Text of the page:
The Kennel Club
Logo of The Kennel Club
|Headquarters||Clarges Street, Piccadilly, London W1J 8AB|
|Affiliations||The Kennel Club Charitable Trust|
The Kennel Club ("KC") is the official kennel club of the United Kingdom. It is the oldest recognised kennel club in the world. Its role is to act as governing body for various canine activities including dog shows, dog agility and working trials. It also operates the national register of pedigree dogs in the United Kingdom and acts as a lobby group on issues involving dogs in the UK. Its headquarters are located on Clarges Street in Mayfair, London, with business offices in Aylesbury.
The Kennel Club registration system divides dogs into seven breed groups. The Kennel Club Groups are: Hound, Working, Terrier, Gundog, Pastoral, Utility and Toy. As of 2011, the Kennel Club recognised 210 breeds of dog. This was increased to 211 breeds with the addition of the Turkish Kangal dog in 2013.
The Kennel Club licenses dog shows throughout the UK but the only dog show actually run by the KC is the Crufts conformation show. The show has been held since 1928 and attracts competitors from all over the world. Crufts is held every March at the NEC, Birmingham. The Kennel Club also holds the dog event Discover Dogs in London every November, featuring the Scruffts dog show for crossbreed and mixed-breed dogs.
The Kennel club was founded in 1873 after Sewallis E Shirley became frustrated by trying to organise dog shows without a consistent set of rules to work with. Since the first dog show held in 1859, shows had become increasingly popular during the Victorian era. Shirley is listed as an exhibitor of Fox Terriers at the Birmingham Dog Show Society show in 1865. Together with a group of other gentlemen he organised the First Grand Exhibition of Sporting and Other Dogs held at Crystal Palace in June 1870. The show was not a financial success and the gentlemen of the committee had to make up the loss.
This seems to have been the trigger for Shirley calling a meeting with twelve others who had deep seated interests in judging and exhibiting pedigree dogs. The Meeting was held at 2 Albert Mansions, Victoria Street, London, a small flat with only three rooms. All business was conducted from there until a move to Pall Mall in May 1877.
It was decided they would be responsible for publishing a Stud Book and the first volume was published and ready to be distributed in December 1874. It listed pedigrees of dogs competing at shows from 1859 and also included a "Code of Rules for the guidance of Dog Shows and Field trials"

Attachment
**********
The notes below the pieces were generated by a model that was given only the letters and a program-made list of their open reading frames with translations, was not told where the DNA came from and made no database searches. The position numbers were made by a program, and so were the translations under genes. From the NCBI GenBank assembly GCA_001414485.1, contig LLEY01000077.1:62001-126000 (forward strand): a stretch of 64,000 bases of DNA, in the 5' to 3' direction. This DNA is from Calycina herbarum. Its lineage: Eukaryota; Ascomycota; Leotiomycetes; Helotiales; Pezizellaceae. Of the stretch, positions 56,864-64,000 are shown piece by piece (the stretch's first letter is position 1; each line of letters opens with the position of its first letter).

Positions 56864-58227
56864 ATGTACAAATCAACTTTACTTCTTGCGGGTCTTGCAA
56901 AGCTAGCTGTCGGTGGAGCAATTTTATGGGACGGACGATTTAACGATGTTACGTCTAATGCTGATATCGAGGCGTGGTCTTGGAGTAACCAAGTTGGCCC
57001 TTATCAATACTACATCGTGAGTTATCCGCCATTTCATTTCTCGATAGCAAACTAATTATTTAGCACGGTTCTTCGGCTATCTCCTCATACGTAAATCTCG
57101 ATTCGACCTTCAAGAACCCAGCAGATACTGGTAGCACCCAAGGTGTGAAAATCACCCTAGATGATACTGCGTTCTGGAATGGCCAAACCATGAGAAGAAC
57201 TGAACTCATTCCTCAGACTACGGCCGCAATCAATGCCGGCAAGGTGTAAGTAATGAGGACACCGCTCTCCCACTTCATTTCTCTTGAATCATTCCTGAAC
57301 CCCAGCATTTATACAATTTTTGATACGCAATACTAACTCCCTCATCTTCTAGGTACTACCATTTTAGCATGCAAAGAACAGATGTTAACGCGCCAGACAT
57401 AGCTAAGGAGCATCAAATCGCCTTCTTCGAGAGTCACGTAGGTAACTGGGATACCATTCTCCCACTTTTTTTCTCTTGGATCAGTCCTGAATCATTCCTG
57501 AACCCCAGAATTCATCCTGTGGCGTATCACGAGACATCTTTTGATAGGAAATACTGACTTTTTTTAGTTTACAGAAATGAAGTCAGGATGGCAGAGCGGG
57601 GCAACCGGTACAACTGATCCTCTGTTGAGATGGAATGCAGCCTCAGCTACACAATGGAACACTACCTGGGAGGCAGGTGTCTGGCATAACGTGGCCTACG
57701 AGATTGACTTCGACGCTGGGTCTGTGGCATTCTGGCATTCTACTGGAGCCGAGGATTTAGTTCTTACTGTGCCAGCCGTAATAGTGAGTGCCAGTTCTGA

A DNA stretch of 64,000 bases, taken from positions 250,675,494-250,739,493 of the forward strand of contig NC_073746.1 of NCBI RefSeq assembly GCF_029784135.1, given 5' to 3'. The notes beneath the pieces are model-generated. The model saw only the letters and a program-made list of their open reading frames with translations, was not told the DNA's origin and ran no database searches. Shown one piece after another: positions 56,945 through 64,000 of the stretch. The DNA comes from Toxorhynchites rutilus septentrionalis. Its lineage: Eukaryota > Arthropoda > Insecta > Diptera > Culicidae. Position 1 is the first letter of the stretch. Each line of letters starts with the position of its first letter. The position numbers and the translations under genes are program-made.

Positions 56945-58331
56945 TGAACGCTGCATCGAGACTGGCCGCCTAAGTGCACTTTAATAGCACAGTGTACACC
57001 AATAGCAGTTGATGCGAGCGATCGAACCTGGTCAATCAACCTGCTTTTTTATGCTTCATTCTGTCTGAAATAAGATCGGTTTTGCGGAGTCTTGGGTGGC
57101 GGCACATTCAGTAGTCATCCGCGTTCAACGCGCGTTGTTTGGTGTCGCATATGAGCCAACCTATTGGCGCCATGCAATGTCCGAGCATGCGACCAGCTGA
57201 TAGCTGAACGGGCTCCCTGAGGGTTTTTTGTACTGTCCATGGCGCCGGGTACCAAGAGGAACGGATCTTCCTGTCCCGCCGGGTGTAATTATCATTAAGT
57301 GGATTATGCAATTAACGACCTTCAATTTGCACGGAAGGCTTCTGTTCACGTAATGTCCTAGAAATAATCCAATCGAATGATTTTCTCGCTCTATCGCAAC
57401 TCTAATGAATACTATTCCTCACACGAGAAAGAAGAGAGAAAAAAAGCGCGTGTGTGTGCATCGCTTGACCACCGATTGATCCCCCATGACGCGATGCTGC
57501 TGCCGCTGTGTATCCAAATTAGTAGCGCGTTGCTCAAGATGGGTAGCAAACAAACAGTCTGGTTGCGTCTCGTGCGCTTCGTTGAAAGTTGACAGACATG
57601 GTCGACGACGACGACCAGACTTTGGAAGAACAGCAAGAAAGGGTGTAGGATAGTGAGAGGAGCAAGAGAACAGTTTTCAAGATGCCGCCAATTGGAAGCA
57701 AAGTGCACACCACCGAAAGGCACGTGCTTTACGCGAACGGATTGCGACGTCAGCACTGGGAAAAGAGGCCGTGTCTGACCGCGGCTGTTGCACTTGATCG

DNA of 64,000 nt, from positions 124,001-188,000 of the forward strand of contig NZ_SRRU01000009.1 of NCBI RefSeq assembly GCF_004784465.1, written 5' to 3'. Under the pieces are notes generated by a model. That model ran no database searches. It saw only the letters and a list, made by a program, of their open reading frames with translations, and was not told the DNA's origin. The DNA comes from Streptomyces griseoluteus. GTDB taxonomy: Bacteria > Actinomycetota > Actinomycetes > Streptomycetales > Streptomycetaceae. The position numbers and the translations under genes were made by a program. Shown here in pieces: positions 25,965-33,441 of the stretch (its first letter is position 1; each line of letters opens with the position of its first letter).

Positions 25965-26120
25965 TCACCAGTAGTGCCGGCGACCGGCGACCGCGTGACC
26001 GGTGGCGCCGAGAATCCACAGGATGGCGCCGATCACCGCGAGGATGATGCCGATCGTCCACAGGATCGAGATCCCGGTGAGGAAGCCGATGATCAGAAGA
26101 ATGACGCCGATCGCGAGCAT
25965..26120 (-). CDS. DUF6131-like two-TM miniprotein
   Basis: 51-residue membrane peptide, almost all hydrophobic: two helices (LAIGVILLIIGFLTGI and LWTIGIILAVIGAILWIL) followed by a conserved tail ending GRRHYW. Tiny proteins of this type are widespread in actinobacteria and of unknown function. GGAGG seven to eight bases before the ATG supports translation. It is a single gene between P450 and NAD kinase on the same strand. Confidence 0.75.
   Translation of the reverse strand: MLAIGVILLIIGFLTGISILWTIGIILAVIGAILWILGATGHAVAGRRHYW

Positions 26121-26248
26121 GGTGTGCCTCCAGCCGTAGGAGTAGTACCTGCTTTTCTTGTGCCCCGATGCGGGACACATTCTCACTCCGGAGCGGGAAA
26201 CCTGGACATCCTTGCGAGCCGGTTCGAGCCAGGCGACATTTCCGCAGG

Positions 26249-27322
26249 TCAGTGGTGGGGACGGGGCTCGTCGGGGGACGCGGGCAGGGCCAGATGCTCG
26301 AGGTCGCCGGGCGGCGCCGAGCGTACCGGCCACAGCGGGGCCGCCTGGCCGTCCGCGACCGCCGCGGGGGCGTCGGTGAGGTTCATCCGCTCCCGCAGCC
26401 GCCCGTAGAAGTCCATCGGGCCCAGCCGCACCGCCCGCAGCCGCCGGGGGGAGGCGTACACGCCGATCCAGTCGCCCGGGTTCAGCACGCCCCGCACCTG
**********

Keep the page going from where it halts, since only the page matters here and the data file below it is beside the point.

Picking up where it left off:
Shirley was appointed as chairman at the first annual general meeting of the KC on 1 December 1874.
The Kennel Club saw particular change under the chairmanship of John MacDougall during the period 1981 to 1996. Among the changes he helped introduce were the revamping of the Club’s constitution, the development of the Junior Organisation to encourage youth to participate in the sport of dog showing, and the creation of the library and the charitable trust. It was also under his stewardship that the registration system became computerised.
The Kennel Club acquired Crufts dog show after the widow of Charles Cruft was unable to devote the time to running such a large undertaking. No shows were held during the Second World War. The first Crufts show held by the Kennel Club was in 1948 at Olympia, London. The show was first televised by the BBC in 1950. The show moved to Earls Court in 1979 where it remained until staging its centenary show in 1991 at the National Exhibition Centre in Birmingham. From originally being a show for the exhibition of purebred dogs, it has expanded over the years and now incorporates most other canine disciplines such as Obedience, Agility, and Flyball.
Initially the Discover Dogs event was staged as a part of Crufts dog show, but as its popularity increased it became a stand-alone event. Established in 1996, it is described as a canine extravaganza and a show-piece event.[by whom?] Discover Dogs gives the public an opportunity to meet representatives of all pedigree dog breeds and chat with breed experts about the suitability of the breed as a pet. It also hosts the Scruffts Family Crossbreed of the Year competition which is a dog show for cross breeds. Mixed-breed dogs can compete in classes like prettiest bitch, handsomest dog, golden oldie and child’s best friend. In 2012, four heats of Scruffts were staged at the Discover Dogs event and the winner of each heat will go forward to compete in a final being held at Crufts 2013 for the first time. Heats of Scruffts are held at canine events throughout the UK in the previous year but only one heat is held in Scotland. It is held over two days at Earls Court, London in November each year and the 2012 event drew a crowd of over 30,000, an increase of ten percent on the previous years attendance figure. The event also includes the semi-finals for the Kennel Gazette Junior Warrant competition, which is a competition for pedigree dogs aged between six and 18 months, the National Junior Handling UK final as well as displays by police dog teams. There are also a large number of trade stalls selling everything for dogs, from treats to beds.
Kennel Club Charitable Trust
The Kennel Club Charitable Trust is a dog charity that looks after the welfare and health of dogs. They fund a wide variety of work, including supporting research into canine diseases, dog welfare organisations and the promotion of service dogs. Set up in 1987, it was first registered with the Charity Commission in May 1988. The Duchess of Cornwall became the first patron of the Trust in October 2007 when it celebrated its twentieth anniversary.
Many donations are made to charitable causes by the KC. The Animal Health Trust (AHT) has frequently received donations from the KC and in 2012, a £1.5 million interest free loan was granted to the AHT to enable it to complete the building and equipping of a new animal cancer treatment and research centre at its base in Suffolk. The AHT also regularly receives funding to enable work to continue at the Genetics Centre run in conjunction with the KC. The sum of £250,000 was donated to the Genetics Centre in 2010. During 2010 the Kennel Club Charitable Trust had provided almost £800,000 to help non pedigree as well as pedigree organisations.